Yet there is one more aspect of Bob to celebrate—his early beginnings and the formation of his characteristic later aims and achievements. At it happened, I was lucky to get a glimpse of it. In fact, in the Fall of 1940, just a few months after having arrived in the USA as a refugee from war-torn Europe, I came to know Bob as my first (and longest) American friend, as fellow student and co-conspirator—while both of us were still teen-agers, all those nearly 80 years ago.

So, let’s open the time capsule.

Bob was at that point a sophomore student at Wesleyan University in Middletown, Connecticut, his major studies being physics and philosophy. I had arrived that year as a senior, interested in physics and the humanities. We both enjoyed life at the College, and eventually came to love that institution (so much so that decades later both he and I served on its Board of Trustees for many terms).

But in fact, during those student days, we both were in essential ways strangers in that little paradise. Wesleyan had only recently severed its ties to the Methodist Church that had founded it in the 1830s. The College’s Christian Association still had a high standing. Attendance at chapel was encouraged. The dozen or so Fraternities (and of course sports) largely set the main tone of social life. As to politics, the great majority of students went to rallies for Wendell Willkie, who was running that year against FDR. As to World War II in Europe–which would spill over to America and expand in the following year, causing most of the students to be drafted—that was then still at most the subject of puzzled ignorance.

The saving side for Bob and me, however, was the very good liberal arts education available from excellent teachers. We may have first met in one of the physics courses, offered by the superb teacher/researcher/mentor Walter G. Cady, chair of his three-person physics department faculty. Or we may have first seen each other at the Physics Club, with its dozen undergrads and grad students.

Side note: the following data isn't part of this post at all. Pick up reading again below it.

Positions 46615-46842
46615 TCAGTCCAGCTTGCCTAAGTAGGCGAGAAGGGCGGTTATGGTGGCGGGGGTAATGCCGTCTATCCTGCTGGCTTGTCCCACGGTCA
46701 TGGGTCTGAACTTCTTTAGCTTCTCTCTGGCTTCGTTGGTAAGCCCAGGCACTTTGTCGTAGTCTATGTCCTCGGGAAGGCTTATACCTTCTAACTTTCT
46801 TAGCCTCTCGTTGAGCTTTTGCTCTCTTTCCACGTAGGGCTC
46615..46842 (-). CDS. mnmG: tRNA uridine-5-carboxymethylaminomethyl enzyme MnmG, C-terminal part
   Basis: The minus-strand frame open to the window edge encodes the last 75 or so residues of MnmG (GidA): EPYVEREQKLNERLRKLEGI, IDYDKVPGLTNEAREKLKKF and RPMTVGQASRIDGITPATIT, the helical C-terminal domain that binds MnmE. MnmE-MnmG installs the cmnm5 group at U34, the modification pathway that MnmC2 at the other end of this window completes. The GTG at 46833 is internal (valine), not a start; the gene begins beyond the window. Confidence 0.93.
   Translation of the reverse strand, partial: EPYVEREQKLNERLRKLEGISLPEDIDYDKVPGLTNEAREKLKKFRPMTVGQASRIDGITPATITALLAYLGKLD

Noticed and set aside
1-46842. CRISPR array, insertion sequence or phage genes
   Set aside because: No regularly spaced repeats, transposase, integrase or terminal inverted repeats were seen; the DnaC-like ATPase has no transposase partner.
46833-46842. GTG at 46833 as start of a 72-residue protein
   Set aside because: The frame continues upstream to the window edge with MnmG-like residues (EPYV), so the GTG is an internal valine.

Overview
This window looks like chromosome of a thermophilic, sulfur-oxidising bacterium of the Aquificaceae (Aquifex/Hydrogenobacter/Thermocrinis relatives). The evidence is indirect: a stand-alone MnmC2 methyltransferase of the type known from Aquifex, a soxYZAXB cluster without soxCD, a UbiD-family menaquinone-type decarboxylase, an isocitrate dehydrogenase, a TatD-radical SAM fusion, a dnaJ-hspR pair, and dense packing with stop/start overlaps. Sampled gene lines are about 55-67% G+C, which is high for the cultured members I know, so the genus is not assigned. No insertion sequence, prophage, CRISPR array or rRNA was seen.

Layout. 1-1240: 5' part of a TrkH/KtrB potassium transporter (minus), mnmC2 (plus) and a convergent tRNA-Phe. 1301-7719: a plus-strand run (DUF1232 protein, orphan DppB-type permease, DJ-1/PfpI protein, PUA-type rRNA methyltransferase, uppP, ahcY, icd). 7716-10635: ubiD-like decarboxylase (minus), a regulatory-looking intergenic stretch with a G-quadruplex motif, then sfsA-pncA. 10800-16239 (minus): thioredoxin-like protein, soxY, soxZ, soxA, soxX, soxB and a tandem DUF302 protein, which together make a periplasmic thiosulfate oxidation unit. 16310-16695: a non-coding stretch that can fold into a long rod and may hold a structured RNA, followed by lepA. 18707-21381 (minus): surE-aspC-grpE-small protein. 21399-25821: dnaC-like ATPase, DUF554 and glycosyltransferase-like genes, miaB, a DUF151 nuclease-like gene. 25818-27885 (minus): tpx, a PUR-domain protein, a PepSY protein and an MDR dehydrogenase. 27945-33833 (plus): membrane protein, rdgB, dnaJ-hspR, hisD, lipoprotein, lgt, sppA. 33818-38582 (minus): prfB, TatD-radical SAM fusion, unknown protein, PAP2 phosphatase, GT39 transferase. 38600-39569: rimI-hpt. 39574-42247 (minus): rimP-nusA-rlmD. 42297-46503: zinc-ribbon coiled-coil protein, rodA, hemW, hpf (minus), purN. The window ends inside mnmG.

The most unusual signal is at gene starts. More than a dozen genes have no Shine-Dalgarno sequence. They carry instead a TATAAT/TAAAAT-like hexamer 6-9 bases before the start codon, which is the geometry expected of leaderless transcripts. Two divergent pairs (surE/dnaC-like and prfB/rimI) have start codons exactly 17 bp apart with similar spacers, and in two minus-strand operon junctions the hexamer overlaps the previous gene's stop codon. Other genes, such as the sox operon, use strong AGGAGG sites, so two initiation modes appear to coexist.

Either way, on first meeting young Bob, he essentially looked and felt as he did later, throughout his life: bright, with a welcoming expression, eager to learn, open to anything serious (with a reserve of skepticism) or funny, and full of ideas and curiosity. I think it would have taken hard work for someone not to like Bob on first encounter, then and later.

More hidden then was in Bob a certain degree of adventurousness and shrewdness, which I came to admire as I caught some signals of it. Take one of the great puzzles for me at Wesleyan at that time: Where were the women? Wesleyan students were all boys. Not one woman in the faculty of the 20 or so departments. None among the heads of the administration, or on the Board of Trustees. “Girls” came to the Campus only briefly, on special occasions such as the expensive Big Band dances (all well dressed, mostly well behaved). Or as special treats, such as the unforgettable meeting that year of the Wesleyan Debating Club; its opponents had come from Mount Holyoke College. On the docket: “Resolved: A Woman’s Place is in the Home”.

Of course I could not afford a “date” while at Wesleyan. But Bob, by some miracle, had frequent visits from a bright and endearing young lady, named Robin. The two seemed happy and much attracted to each other. Moreover, Bob knew how, for their meetings, to get away from Wesleyan, an institution that from its beginning by design was for “rustication” and isolation. For Bob had a car! A sweet little open one, with a rumble seat in back. As the two lovebirds sat in front while we were roaming through the countryside, by invitation I sat in back, amazed at my luck to be with them, and aware that nothing like it could have happened to me back in Vienna.

At some point that year, Bob and I discovered the mere beginnings of our common life-long passions: to write and publish books. Somehow we were contacted by the Schaum Publishing Company. It asked us to write for them an Outline of Physics. That joint book actually happened, as did our much desired pay-off from the publisher: $ 50.- each! Not bad at the time, at least for me, who never before in America had such riches at hand.

Finally: with Bob’s passing just at this disturbing political turn in our Nation’s history, his type of person, so precious for all who knew him and benefitted from him, has been, for so many, receding as an indisputable role model: an intellectual who got great things done, and who was also a dedicated fighter for justice and dignity for all.

It is that much more important for all of us to celebrate Bob’s life.

Robert S. Cohen Rememberances